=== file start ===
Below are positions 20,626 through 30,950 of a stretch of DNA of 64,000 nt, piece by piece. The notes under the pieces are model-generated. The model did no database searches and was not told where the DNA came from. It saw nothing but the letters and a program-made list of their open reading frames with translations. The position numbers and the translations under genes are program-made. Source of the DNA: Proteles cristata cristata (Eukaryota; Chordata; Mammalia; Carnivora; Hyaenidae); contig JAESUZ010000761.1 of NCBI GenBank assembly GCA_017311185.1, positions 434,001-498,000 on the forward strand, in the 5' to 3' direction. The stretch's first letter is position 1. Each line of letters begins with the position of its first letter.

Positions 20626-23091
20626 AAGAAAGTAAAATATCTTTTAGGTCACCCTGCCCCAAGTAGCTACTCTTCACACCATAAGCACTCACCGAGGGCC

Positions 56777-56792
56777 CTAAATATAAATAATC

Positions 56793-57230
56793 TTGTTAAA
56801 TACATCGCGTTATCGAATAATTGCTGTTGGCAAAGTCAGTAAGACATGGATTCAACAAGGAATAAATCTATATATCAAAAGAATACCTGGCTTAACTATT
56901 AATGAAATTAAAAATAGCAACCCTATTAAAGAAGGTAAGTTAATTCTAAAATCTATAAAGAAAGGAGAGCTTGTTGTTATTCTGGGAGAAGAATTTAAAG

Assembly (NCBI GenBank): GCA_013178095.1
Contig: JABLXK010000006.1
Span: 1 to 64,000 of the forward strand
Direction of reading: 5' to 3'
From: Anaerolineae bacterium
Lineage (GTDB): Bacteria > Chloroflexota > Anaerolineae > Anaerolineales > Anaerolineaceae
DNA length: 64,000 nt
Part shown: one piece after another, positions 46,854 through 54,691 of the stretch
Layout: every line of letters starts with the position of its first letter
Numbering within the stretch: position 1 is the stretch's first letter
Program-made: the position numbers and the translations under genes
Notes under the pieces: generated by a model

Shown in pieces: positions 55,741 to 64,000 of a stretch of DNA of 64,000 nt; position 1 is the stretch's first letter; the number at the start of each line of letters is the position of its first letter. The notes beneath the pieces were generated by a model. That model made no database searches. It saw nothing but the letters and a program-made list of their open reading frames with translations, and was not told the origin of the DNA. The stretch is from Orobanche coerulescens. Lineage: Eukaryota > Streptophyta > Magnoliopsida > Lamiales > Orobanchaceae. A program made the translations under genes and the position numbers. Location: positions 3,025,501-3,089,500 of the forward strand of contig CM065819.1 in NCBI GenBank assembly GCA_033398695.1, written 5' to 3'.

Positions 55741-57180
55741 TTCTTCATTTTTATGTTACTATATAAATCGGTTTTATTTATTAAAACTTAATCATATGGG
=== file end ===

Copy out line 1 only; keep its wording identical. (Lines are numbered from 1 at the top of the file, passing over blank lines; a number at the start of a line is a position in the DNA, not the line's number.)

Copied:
Below are positions 20,626 through 30,950 of a stretch of DNA of 64,000 nt, piece by piece. The notes under the pieces are model-generated. The model did no database searches and was not told where the DNA came from. It saw nothing but the letters and a program-made list of their open reading frames with translations. The position numbers and the translations under genes are program-made. Source of the DNA: Proteles cristata cristata (Eukaryota; Chordata; Mammalia; Carnivora; Hyaenidae); contig JAESUZ010000761.1 of NCBI GenBank assembly GCA_017311185.1, positions 434,001-498,000 on the forward strand, in the 5' to 3' direction. The stretch's first letter is position 1. Each line of letters begins with the position of its first letter.